Today we’re announcing another big step: Android development will become increasingly Kotlin-first. Many new Jetpack APIs and features will be offered first in Kotlin. If you’re starting a new project, you should write it in Kotlin; code written in Kotlin often means much less code for you–less code to type, test, and maintain. And we’re continuing to invest in tooling, docs, training and events to make Kotlin even easier to learn and use.

Posted by Chet Haase

It’s a clear answer to the question, “Is Kotlin better than Java for Android?”, at least from Google’s point of view.

However, It’s possible that the company’s official position is not enough to convince you. Well, it might be the case. Who knows what goals Google tried to achieve by favoring Kotlin. Let’s continue our analysis on Kotlin vs. Java and look at other aspects such as performance, main features, the development community’s popularity, and use cases.

Kotlin vs Java Performance Tests

Kotlin Vs. Java for Android and backend development

It’s always interesting to know what technology shows better performance, consumes less memory and solves tasks quicker. The table above shows the average results of the massive tests provided by enthusiastic engineer Jakub Anioła. He has done much work. All test processes are described in a series of Medium posts dedicated to comparing the performance of Kotlin vs. Java. If you are interested in which methods and tests he conducted and the results, you should read his posts.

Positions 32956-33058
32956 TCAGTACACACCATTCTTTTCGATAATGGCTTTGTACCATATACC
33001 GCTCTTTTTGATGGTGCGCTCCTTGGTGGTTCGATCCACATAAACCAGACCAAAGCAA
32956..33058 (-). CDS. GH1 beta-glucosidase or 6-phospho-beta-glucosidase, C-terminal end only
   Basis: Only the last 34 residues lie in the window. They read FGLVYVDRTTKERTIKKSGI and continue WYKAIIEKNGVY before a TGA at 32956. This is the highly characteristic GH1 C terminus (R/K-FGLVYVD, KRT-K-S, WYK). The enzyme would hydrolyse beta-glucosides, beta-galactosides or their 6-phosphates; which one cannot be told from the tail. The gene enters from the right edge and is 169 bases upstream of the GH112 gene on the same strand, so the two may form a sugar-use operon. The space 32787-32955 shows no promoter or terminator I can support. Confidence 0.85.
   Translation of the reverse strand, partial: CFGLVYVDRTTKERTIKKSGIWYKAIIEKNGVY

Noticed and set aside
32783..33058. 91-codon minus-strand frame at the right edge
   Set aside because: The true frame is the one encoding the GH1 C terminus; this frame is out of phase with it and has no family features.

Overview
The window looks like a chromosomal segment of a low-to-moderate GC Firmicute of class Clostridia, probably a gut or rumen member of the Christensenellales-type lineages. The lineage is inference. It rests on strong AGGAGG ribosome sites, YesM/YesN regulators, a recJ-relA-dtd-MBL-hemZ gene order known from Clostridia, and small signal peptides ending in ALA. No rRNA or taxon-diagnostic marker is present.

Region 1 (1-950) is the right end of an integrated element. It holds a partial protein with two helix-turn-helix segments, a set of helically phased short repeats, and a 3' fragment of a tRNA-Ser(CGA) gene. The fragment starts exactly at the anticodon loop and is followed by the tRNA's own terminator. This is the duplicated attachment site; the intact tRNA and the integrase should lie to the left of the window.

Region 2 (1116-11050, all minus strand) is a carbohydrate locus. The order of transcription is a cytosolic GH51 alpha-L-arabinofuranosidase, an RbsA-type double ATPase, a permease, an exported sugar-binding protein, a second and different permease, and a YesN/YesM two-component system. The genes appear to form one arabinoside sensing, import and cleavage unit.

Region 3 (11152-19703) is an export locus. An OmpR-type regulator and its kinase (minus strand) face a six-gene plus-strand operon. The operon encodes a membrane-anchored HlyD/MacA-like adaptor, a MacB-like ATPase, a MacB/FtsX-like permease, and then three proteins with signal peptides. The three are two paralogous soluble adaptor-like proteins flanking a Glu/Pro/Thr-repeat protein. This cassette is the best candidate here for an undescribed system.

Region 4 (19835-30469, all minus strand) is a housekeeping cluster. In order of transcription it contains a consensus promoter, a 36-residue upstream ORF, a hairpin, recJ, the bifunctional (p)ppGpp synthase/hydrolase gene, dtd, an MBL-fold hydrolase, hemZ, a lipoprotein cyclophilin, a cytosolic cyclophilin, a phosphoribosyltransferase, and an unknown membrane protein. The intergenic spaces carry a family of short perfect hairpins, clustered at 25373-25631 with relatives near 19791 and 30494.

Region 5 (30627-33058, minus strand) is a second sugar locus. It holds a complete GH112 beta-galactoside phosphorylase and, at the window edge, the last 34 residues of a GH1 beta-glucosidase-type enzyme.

With all due respect to this person and the work he has done, such comparison of technologies has only scientific value. It doesn’t reflect the actual performance each programming language will show when solving real-life tasks. Also, the differences between Java vs Kotlin are so minor that it’s unlikely your business software will face anything in which the differences will be meaningful. 

Returning to the main topic, Java isn’t inferior to its young opponent and even precedes Kotlin in most tests, as the table shows. This means that performance is not the reason why more and more developers prefer Kotlin over Java.

Kotlin vs. Java: Why Kotlin is Better for Android Development

The main advantage for Kotlin in the Java vs. Kotlin match is the ability to use the latest version of the programming language for Android development. 

Both languages compile their code in bytecode, which is further run in Java virtual machine (JVM). Furthermore, the version of Java has to be compatible with the JVM version. Android has integrated JVM, which is consistent with Java 7 and 8 only. This means that developers using Java for Android development can’t use Java 16 and limit themselves with programming tools released six years ago.

Kotlin doesn’t have an issue with the JVM version using an integrated compiler. Android developers can use all top-notch features of the language immediately after they are released. Given the insane speed of technology’s progression, this is the core advantage and reason why Kotlin is better than Java for the Android platform in our opinion.

Feature Which has Become a Challenge

Ironically, one of Java’s advantages became a hindrance that slowed down the development and implementation of relevant, top-line tools and features—the full backward compatibility of all versions of Java code. No doubt, this is essential functionality, but the necessity to be compatible with code that was written 25 years ago hinders Java from substituting obsolete parts with new ones and improving. This makes Kotlin code more concise and elegant compared with Java. Besides, age also plays a role. JetBrains could take all Java’s weaknesses into account, creating Kotlin.

New Horizons With Kotlin Multiplatform

Kotlin Vs. Java for Android and backend development

One more competitive edge of Kotlin regarding not only Android is support for multiplatform programming. Here, the comparison of Kotlin vs. Java doesn’t make sense.